• There are some decent sidewalks along parts of Route 7 but significant missing gaps remain, creating a very unsafe and uncomfortable situation. The missing sidewalk between Magnolia Avenue and the shopping plaza at 5912 Leesburg Pike is extremely dangerous since the only option is to walk in the road, or use a cut-through path created through a hole in the fence that requires you to walk through the Liberty gas station service area and passed its oil storage containers and trash bins. The lack of light and visibility makes this connection an even worse choice at night. During the audit, we observed several people both walking in the road here and cutting through the gas station.  
  • An excessive number of driveways along Route 7 make the sidewalks disjointed and increase the number of conflicts with drivers. 
  • Sidewalks that exist generally allow just one to two people to walk comfortably. Three times our group had to step out of the way to make room for two bicyclists and a scooter rider to pass. In several locations, parked cars hung over the sidewalk narrowing the pathway even more. 
  • We noted some street sections had trees and landscaping, but many areas had nothing.
  • The only places with street furniture for resting are in the pocket park at the corner of Charles Street and in the bus shelters. It’s telling that every time we stopped at a bus shelter to assess, many in our group took advantage of the bench to sit and rest.


Intersections and Crossings

A family with children on scooters crosses Route 7 at Glen Carlyn Dr./Magnolia Ave. intersection that does not have crosswalks or a signal

  • We witnessed many people, including families with children, crossing Route 7 at the uncontrolled intersection at Glen Carlyn Drive/Magnolia Avenue. To safely cross at a signalized intersection from this spot, one would have to either walk 1,580 feet to the Glen Carlyn Road intersection and back, or 1,848 feet to the Charles Street intersection and back. This is significantly farther than the 60 feet it would take to directly cross Route 7.  
  • There is no crosswalk on the north side of the intersection at Glen Forest Drive/Charles Street closest to the plaza and bus stop. This forces people to walk even farther trying to cross safely at the signal. We had to cross three streets just to get to the other side, taking us 7 minutes to get across Route 7 at this intersection. That doesn’t count the length of time it takes to walk to/from the intersection to access the signal. It is 900 feet from the bus stop in front of the plaza to the intersection, across Route 7, and then back to the point across the street from the bus stop. Whereas it’s 70 feet to cross midblock right at the bus stop.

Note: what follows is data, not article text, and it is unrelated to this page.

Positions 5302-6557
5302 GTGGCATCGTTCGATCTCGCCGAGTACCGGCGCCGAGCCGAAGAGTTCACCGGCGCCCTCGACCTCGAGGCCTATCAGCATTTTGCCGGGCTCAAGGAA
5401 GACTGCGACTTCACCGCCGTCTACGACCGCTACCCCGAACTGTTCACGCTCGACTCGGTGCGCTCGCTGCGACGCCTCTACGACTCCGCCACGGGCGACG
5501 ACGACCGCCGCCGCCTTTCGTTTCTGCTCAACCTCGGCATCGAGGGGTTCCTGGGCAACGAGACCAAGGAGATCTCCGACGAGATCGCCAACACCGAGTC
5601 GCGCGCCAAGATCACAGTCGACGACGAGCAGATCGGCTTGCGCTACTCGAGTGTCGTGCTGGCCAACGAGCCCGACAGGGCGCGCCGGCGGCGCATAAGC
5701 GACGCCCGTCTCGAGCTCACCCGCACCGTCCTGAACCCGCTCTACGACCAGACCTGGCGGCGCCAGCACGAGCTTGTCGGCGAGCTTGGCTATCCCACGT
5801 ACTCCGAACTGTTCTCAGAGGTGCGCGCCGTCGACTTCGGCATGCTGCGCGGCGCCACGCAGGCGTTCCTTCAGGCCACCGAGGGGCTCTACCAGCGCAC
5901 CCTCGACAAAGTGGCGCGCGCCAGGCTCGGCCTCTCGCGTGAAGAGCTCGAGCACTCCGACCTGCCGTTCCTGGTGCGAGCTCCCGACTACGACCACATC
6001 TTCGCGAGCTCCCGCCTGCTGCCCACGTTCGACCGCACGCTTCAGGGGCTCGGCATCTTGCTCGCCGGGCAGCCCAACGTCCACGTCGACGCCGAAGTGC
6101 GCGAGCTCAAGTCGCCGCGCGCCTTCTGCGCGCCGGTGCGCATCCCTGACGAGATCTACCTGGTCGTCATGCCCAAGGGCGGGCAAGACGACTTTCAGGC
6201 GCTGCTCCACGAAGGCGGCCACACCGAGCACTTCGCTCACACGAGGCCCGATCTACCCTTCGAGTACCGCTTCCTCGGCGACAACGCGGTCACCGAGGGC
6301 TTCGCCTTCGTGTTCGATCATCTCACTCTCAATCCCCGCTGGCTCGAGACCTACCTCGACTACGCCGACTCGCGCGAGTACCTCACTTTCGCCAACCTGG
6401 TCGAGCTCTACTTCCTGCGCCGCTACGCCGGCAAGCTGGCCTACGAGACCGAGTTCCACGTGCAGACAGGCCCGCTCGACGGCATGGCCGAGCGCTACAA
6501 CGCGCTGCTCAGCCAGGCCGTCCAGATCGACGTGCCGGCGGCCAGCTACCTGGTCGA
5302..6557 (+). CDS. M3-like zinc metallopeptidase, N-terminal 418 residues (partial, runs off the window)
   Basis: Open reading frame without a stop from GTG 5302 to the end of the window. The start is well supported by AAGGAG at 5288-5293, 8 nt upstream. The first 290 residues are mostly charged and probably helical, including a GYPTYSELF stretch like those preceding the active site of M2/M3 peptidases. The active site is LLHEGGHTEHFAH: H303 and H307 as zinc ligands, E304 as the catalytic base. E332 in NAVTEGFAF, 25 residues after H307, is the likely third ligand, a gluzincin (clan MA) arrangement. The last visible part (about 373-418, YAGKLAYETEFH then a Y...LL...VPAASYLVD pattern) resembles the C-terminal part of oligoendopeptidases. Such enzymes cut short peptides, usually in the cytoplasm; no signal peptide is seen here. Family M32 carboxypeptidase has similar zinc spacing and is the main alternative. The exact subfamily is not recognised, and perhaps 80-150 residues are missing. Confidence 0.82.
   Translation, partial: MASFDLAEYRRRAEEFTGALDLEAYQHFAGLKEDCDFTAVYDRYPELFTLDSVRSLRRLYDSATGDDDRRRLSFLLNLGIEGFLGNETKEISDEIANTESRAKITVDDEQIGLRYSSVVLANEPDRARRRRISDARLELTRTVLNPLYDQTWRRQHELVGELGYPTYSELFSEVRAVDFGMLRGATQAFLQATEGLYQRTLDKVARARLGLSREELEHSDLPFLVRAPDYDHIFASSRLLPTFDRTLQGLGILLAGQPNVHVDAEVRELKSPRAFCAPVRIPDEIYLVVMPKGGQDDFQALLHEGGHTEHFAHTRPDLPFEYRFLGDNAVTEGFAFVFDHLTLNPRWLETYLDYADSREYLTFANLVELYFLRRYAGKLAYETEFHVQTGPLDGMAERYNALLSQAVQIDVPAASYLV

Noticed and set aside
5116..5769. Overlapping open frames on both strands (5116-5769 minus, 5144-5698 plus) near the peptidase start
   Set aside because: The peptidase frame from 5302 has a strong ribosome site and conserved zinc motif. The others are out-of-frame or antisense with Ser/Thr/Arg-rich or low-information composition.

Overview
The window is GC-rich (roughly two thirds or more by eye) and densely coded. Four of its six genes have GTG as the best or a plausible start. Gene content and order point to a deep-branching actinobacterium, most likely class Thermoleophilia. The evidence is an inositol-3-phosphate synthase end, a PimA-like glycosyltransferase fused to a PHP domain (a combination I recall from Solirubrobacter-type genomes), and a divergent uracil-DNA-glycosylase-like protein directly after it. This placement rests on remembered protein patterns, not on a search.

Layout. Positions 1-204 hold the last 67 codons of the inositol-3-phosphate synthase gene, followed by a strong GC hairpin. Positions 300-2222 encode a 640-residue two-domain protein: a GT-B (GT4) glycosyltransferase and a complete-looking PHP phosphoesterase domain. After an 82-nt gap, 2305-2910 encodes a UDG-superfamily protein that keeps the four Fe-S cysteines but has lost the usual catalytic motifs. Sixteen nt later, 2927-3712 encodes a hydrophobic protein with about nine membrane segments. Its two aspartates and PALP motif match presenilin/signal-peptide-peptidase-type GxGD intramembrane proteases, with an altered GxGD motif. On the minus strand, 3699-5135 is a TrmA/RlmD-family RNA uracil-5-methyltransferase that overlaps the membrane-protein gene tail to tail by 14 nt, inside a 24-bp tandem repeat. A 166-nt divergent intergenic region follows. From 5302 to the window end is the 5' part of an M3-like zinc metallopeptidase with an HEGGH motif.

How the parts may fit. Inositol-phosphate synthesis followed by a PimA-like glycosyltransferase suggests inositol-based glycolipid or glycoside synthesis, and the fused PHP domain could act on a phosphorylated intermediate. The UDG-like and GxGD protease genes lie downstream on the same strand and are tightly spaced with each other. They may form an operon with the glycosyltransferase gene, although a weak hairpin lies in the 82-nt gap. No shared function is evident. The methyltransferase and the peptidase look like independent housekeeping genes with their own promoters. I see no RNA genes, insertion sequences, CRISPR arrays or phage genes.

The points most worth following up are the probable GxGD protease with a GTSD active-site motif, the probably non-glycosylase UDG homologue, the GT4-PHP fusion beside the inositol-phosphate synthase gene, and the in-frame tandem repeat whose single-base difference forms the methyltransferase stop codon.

• Audit participants felt either somewhat or not at all safe crossing at the signalized intersections.
  • At the two traffic signals within the audit area, there are pedestrian signals but the uncontrolled intersections do not have pedestrian signals or crosswalks to cross Route 7.  
  • Nearly everyone felt the traffic signals required pedestrians to wait too long and that there wasn’t enough time to cross. At the Glen Carlyn/Route 7 intersection, we saw a disabled man with a limp trying to hustle across to make the light.  
  • The curb radius for some intersections is large, allowing drivers to make right turns at higher speeds and increases conflict with people crossing the street. An example is at Route 7 eastbound right turn at Glen Carlyn Drive.
  • While intersections have ADA curb cuts, for the most part the intersections and sidewalks would be challenging to navigate in a wheelchair. For visually impaired people, there is audio with the pedestrian signals at intersections but not much else to help them navigate.

The Danger at Bus Stops

  • All of the bus stops within the audit area had a shelter, a bench for resting, and trash cans. They did not have bike parking or lighting. Bus stop lighting was mentioned as a need by several survey respondents.  
  • The buses came with decent frequency, and 2-3 transit riders were seen at almost all the stops within the audit area. 
  • All of the bus stops in the audit area, except one at the corner of Glen Carlyn Road near St. Anthony’s, were located midblock and approximately 370 feet to 850 feet from the nearest signalized crossing option.  


The Peril that Cyclists Face

  • We saw one cyclist riding along Route 7 on the sidewalk narrowly avert being struck crossing Glen Forest Drive in the crosswalk by a left-turning driver.  We also saw a person riding an electric scooter in one of the travel lanes westbound on Route 7.  
  • We saw no bike infrastructure within the audit area even though several people were biking and riding scooters and several bikes were locked up to fences and signs. Glen Carlyn Road has nice bike lanes but they end before reaching the intersection of Route 7, leaving cyclists to ride in traffic. We did not see adequate bike parking in the area. 
  • Some parts of Route 7 have dedicated right turn lanes that could be repurposed to provide protected bike infrastructure.
  • None of the audit participants felt biking in the area would be enjoyable and most said they are unlikely to encourage a child or older relative to ride in the area.


Mobility and Safety Improvement Recommendations

Based on survey responses and walk audit observations, several needed pedestrian and bicyclist/scooter mobility and safety improvements have been identified and listed below. Fairfax County and VDOT should deploy tactical short-term solutions to save lives now while longer-term solutions are considered and planned. These short-term safety measures can be initiated as pilot projects that can be implemented quickly and then assessed and adjusted as part of longer-term planning.